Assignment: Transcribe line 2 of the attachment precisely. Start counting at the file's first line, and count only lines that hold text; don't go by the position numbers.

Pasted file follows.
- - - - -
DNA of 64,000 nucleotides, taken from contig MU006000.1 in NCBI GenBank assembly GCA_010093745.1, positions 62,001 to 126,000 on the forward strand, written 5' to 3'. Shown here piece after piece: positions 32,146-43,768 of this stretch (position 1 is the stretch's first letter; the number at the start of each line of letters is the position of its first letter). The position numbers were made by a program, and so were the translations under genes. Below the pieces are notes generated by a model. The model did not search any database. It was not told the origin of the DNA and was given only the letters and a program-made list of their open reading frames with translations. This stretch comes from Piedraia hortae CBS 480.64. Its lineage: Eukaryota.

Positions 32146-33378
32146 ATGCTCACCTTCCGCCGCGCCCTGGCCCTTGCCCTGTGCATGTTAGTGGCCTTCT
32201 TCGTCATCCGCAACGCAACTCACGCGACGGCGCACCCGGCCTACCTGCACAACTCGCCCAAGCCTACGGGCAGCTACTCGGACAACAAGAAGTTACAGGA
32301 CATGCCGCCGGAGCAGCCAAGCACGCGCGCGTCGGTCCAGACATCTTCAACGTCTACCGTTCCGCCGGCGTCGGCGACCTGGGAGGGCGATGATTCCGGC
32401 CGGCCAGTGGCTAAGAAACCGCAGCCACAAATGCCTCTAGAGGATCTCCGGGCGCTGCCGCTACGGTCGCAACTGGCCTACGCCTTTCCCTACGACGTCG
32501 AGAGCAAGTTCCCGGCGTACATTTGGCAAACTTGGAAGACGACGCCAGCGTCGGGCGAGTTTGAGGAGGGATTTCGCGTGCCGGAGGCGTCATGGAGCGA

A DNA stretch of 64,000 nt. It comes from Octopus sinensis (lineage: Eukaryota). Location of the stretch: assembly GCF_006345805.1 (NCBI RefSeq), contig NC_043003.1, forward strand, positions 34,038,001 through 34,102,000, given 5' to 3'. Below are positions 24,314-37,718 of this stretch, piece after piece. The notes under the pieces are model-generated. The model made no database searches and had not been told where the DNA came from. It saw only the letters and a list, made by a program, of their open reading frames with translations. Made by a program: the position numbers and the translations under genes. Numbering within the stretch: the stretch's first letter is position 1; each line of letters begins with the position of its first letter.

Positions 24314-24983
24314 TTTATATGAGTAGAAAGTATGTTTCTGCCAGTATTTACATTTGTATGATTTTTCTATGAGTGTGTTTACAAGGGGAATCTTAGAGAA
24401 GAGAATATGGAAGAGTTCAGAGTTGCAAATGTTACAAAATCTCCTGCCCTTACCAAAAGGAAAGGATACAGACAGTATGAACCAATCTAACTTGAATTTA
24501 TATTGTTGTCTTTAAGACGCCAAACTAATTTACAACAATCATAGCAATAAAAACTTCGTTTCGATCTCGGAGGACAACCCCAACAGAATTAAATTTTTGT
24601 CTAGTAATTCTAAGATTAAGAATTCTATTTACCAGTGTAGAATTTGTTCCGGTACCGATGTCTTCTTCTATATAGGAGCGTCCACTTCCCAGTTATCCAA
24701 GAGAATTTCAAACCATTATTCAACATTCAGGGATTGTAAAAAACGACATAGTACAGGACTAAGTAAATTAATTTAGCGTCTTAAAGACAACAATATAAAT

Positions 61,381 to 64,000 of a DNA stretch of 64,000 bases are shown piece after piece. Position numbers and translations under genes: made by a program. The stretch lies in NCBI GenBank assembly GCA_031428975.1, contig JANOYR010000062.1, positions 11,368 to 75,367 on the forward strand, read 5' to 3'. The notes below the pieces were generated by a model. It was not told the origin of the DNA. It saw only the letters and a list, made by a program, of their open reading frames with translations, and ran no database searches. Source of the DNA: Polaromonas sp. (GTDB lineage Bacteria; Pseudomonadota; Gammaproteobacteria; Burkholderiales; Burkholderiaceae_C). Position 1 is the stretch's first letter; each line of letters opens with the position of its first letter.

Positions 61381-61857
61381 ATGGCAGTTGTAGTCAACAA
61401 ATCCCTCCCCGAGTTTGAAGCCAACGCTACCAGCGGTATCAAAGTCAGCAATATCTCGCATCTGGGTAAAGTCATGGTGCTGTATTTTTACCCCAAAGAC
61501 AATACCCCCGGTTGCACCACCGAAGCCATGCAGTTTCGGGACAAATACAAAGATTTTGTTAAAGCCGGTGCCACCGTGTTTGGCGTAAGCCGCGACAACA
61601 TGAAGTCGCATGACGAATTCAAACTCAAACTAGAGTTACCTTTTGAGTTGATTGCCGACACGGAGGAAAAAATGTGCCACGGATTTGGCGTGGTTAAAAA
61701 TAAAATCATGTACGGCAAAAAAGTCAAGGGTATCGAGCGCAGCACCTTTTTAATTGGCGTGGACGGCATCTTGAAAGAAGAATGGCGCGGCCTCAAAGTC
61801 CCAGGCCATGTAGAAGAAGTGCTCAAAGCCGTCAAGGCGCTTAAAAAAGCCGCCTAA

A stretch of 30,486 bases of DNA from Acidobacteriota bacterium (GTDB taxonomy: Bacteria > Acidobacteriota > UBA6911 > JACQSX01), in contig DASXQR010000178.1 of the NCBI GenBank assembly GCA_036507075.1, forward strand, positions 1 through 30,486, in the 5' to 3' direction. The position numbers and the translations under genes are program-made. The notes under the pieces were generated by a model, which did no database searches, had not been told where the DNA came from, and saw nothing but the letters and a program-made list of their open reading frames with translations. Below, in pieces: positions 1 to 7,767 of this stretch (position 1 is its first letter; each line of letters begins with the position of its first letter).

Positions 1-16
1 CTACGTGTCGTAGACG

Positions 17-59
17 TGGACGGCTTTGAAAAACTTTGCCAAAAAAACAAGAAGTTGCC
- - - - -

Positions 32146-33378